One of your main challenges as an employer is finding the right talent to hire. After all, your success lies in the hands of your employees. But many companies, especially smaller ones without an official talent acquisition team, rely on very basic recruitment strategies. Post an ad, select the best of the candidates who responded to be interviewed, and then, hopefully, hire one of them. When that’s not working, they may engage a recruitment firm to help.
But this is not an actual recruitment strategy. The competition for talent is so tough, that even talent acquisition teams for larger organizations are too busy sourcing candidates. There’s little to no time left for formulating an actual recruitment strategy.
The first step to evaluating your recruitment strategy is to be sure you actually have one. How long do your positions stay open before they are filled? How many candidates do you interview before making a hiring decision? What percentage of your workforce is sourced through internal referrals, job board postings or through active sourcing by internal recruiters? If you don’t know the answers, you don’t have a recruiting strategy.
When recruiting, it’s important to think of two things, quantity, and quality. You need a balance of both. Quantity without quality yields mediocre results. But quality without quantity leaves you vulnerable and with few options. What if the candidate you’re interested in declines your offer?
There are however things you can put into place to help your strategy.
Branded Talent Community:
A branded talent community is a must for any organization. Talent communities are online platforms that allow organizations to constantly build and refresh their talent pipelines. Organizations can stay in touch with potential employees, former contractors and past interviewees that want to be considered for opportunities with the company. It’s efficient and up to date with modern times.
Video resumes or online video interview platforms are growing in popularity. It can seem off-putting to a potential employee. But it’s important to realize that they do offer candidates an advantage as well. The use of video offers companies the ability to screen a larger number of qualified candidates. Without the burden of scheduling in-person interviews, they can cast a wider net. Candidates that may have been put in the “maybe” pile in a traditional process, might have the opportunity to record answers to interview questions and impress an interviewer. Our proprietary internal video resume program has been very well received by our clients. Video resumes have made their process more efficient and decreased their time to hire.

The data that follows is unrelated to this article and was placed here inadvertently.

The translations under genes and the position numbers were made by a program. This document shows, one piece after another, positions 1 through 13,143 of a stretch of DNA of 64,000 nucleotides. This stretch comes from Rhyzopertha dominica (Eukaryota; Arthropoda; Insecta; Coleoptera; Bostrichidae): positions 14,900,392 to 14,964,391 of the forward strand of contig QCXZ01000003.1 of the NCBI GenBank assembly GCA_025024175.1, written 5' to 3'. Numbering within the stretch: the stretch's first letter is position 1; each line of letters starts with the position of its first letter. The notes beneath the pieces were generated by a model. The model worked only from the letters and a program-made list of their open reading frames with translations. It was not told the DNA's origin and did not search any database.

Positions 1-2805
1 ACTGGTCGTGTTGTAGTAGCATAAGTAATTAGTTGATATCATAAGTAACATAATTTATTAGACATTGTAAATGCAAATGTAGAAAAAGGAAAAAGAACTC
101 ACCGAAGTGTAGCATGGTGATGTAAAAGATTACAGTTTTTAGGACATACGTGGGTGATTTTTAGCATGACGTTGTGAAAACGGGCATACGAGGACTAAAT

Personality assessments are another tool that is making a comeback. They have been around for a long time. But lately, they have experienced renewed interest by hiring teams. You shouldn’t weight assessments more heavily than other components of an interview. But they can help refine the selection process. This is especially true when the decision between the two candidates is extremely hard to make.
Finally, getting back to basics can sometimes be the most effective strategy of all. 82% of employers believe that internal referrals had the highest ROI in terms of candidate generation. Furthermore, 88% of employers say that internal referrals are the best source for above-average candidates. Those are statistics you simply can’t ignore.
Your current employees are going to be your best advocates. Be sure they are posting about job openings on their personal social media accounts. It is almost more important than posting on your own! Also, don’t forget to tap into the alumni networks of your most successful and tenured staff. It’s a great way to find talent at various levels in their professional careers. Developing a more formal strategy around internal referrals should top every talent acquisition professional’s list.